13 Feb 2017
in Book Review
Tags: african-american women, bio, biography, black community, book, books, Christine Darden, civil rights movement, colored, colored women, complex, computers, detailed, Dorothy Vaughan, engineering, fearless women, heroines, hidden figures, inspirational, Katherine Johnson, langley research centre, man on the moon, margot lee shetterly, Mary Jackson, mathematical equations, mathematicians, mathematics, maths, memior, movie adaptation, movie tie-in, naca, nasa, NASA stands for National Aeronautics & Space Administration, NASA stands for National Aeronautics and Space Administration, nasa-langley research centre, national advisory committee for aeronautics, negro, negroes, oscar-nominated film, overlooked individuals, racism, recognition, review, reviews, rocket science, segregation, sexism, smart, strong, the cold war, the second world war, the south of america, the south of the u.s., the south of the united states, the south of the us, the space race, u.s. space race, us space race, virginia, well researched, white collar job, women's liberation, world war 2, world war II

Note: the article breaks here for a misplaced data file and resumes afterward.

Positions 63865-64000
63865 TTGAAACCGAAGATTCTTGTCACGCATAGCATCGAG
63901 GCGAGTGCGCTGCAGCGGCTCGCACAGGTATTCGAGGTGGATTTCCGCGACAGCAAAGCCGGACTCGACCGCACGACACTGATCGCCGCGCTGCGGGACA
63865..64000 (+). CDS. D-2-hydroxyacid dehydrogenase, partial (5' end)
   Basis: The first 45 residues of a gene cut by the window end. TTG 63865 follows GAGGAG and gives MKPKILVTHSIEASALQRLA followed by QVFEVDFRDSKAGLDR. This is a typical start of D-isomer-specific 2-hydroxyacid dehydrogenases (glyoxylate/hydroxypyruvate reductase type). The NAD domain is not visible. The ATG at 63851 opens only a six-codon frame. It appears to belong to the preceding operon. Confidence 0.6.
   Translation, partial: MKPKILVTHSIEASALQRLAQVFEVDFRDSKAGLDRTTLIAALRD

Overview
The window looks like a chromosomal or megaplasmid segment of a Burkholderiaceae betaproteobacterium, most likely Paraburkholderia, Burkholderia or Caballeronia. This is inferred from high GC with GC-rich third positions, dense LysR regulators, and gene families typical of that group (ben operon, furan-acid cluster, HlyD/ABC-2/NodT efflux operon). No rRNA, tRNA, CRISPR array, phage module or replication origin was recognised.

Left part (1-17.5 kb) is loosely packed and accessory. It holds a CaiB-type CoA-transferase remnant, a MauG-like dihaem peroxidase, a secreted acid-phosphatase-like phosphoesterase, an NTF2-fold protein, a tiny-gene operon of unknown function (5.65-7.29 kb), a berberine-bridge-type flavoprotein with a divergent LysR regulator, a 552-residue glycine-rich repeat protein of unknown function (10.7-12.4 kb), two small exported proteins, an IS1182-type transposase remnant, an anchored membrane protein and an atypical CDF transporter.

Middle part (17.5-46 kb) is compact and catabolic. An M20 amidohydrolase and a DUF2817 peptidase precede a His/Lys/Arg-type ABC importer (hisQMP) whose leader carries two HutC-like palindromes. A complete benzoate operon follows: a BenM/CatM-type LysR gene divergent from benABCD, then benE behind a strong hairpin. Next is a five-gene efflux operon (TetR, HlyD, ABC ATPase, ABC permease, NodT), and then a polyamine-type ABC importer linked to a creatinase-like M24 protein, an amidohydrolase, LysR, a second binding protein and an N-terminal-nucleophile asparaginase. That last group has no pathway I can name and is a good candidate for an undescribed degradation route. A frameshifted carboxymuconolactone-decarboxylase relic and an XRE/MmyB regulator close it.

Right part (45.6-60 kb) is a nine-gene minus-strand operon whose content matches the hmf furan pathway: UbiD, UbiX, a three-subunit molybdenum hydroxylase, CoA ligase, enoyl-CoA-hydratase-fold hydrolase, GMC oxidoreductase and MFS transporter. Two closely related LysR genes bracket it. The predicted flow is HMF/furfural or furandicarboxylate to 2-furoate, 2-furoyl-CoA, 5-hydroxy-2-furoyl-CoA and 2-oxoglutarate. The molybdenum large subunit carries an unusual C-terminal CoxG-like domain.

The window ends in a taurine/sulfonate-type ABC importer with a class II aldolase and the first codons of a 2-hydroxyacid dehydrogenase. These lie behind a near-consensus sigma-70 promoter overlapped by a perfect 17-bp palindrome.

For too long the African-American women who worked for the National Advisory Committee for Aeronautics (NACA, a precursor to NASA) were missing from the history books. Margot Lee Shetterly’s book, Hidden Figures, and the Oscar-nominated film of the same name are poised to redress this problem and give recognition where it’s due. The story is an important and inspirational one, exposing how these women overcame racism and sexism to play their own significant roles in the U.S. space race.
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